How Should We Handle
Prescribe GP Lenses
BY EDWARD S. BENNETT, OD, MSED
The Fairness to Contact Lens Consumers Act
(FCLCA) has sent shockwaves through the contact lens practitioner community. This law changes how most of us conduct our contact lens practice and
may greatly impact the benefits you derive from your lens replacement business.
Why should you allow the FCLCA to affect you in this way? Why couldn't you turn a negative into a positive? You can by prescribing GP lenses. In answering a survey, many members of the GP Lens Institute Advisory Committee stated, "I've never had one patient obtain his GP contact lenses outside of my office."
Many practitioners fear communicating the FCLCA to patients who, like us, are consumers. However, an educated patient is unlikely to use an alternative distribution source -- especially if you prescribe GP lenses.
Patients are entitled to their prescriptions, especially when they're traveling. Also, providing patients with this information can represent an opportunity to discuss what's included in a prescription, why one lens material may be preferable to another and to explain a GP lens design.
Explain to patients that GP lenses promote eye health because of their high oxygen flux, high amount of tear exchange and debris removal and because they minimize peripheral infiltrate formation. Likewise, fewer lens-induced red eyes and other
cations exist with GP lens wear.
Patients also look for value, and studies have shown that GP lenses provide the best value. Although GP lenses may be more expensive initially, they're actually less expensive over time.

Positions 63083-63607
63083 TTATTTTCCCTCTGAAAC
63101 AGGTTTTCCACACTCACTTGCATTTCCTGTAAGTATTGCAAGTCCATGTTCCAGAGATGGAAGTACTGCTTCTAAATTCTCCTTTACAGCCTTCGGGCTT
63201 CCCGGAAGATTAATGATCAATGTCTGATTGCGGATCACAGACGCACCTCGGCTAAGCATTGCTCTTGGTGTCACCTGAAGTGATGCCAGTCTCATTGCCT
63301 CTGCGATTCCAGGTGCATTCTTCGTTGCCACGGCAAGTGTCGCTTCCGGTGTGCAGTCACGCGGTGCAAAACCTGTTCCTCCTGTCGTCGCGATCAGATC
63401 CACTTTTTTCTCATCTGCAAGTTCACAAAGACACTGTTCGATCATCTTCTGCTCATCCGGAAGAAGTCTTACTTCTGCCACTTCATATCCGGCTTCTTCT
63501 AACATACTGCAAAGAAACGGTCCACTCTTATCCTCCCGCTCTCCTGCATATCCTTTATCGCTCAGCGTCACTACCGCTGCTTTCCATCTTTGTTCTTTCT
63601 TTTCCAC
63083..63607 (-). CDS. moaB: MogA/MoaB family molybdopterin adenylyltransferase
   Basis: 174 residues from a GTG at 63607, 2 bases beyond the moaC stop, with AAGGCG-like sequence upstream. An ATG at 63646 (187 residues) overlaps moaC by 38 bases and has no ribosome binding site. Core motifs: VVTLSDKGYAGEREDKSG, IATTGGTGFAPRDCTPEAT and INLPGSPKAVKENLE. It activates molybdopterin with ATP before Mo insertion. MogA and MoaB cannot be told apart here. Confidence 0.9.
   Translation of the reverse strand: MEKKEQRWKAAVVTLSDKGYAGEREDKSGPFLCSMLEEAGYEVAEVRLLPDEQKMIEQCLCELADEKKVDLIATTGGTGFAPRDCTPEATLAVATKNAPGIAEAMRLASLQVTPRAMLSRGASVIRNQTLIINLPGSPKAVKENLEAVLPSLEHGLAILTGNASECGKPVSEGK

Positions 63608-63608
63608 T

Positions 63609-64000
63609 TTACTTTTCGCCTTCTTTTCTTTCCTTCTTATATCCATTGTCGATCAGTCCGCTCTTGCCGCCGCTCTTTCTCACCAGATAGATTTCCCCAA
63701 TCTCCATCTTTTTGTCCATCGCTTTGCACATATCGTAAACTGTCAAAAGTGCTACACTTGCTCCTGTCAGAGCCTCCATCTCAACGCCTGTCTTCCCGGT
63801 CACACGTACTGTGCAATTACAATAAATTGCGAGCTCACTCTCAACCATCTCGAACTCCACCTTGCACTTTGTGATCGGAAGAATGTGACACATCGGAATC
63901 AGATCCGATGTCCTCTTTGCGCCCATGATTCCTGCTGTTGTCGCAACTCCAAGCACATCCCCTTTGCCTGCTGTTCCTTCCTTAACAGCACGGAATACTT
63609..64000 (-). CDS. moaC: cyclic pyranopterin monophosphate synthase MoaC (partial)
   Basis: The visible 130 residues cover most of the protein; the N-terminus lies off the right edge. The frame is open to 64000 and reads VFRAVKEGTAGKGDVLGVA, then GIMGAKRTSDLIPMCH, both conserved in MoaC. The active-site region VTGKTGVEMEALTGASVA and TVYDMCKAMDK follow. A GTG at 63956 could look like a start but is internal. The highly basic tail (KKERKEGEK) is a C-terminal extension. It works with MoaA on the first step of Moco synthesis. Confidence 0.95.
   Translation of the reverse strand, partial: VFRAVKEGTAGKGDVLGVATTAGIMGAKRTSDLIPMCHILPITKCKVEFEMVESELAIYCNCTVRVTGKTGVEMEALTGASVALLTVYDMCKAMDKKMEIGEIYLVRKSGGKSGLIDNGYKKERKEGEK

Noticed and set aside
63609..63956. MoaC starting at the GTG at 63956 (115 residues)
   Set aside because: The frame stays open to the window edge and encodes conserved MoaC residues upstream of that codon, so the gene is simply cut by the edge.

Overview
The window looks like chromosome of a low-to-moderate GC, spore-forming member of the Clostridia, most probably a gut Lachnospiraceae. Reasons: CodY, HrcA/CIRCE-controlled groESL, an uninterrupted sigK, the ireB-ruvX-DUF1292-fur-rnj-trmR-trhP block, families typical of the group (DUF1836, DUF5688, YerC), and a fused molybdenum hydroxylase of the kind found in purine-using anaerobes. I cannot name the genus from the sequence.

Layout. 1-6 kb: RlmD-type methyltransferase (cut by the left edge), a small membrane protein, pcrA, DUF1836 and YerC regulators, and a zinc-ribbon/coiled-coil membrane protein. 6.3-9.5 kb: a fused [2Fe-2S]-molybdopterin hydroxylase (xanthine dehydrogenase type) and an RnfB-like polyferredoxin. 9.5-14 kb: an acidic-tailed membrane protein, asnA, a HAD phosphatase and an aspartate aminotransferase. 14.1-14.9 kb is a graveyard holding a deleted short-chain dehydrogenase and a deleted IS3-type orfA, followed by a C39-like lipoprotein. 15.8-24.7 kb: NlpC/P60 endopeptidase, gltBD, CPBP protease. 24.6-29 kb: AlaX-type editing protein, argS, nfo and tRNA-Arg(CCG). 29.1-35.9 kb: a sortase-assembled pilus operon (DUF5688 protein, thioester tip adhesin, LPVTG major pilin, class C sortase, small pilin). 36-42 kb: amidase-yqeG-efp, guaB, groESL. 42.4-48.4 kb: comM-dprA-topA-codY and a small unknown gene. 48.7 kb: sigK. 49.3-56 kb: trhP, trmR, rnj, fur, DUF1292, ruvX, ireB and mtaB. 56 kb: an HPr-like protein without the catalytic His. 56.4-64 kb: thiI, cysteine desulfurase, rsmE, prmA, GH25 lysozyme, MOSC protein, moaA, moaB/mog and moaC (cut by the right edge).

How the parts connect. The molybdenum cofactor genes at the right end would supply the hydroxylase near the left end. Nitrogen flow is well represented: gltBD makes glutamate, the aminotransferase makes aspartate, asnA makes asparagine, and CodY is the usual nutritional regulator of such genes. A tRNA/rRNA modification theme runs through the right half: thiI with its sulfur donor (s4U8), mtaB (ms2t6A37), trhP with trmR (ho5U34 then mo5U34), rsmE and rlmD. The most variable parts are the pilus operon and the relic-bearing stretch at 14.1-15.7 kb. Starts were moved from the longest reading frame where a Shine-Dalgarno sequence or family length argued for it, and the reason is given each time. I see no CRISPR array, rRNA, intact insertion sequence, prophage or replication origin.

Explain to patients the variations among different lens products and why price differences exist. Also, keep lens fees competitive while charging appropriately for professional fees. Tell patients that your professional fees for GP lenses include the fitting process, verification, patient education, all follow-up visits and any lens exchanges or modifications during this period.
GP lenses have custom designs that alternative distributors have difficulty reproducing. GP patients benefit most when the prescribing practitioner controls lens fabrication.
Unlike many soft lenses, you don't create a GP prescription at the fitting visit, nor should you provide it to the patient at this time. You derive the prescription once you dispense the final lens design and subsequently find it successful. Scott
Kenitz, OD, believes that after a successful trial fitting and appropriate follow-up visits over several weeks, a patient can choose to return his "trials" to the office and find another source for his lenses if he desires.
It's important to thoroughly specify the parameters if the patient chooses to go elsewhere for lenses. If you provide only minimal parameters, then the resulting lenses can impact the lens-to-cornea relationship and eventual success of GP lenses.
Seize the Opportunity
The FCLCA presents a tremendous practice-building opportunity for GP fitters. GP patients have increased loyalty to their practitioners and they don't view GP lenses as a commodity product of little value. According to Doug Benoit, OD, "In the long run, where patients obtain their lenses is not as important as whether they return for proper professional care. GP patients just don't seem to stray."
The author acknowledges Dan Bell and Drs. Doug Benoit, Robert Davis, Art Epstein, Patricia
Keech, Scott Kenitz and John Rinehart for their contributions to this column.
Dr. Bennett is an associate professor of optometry at the University of Missouri-St. Louis and is executive director of the GP Lens
Contact Lens Spectrum, Issue: June 2004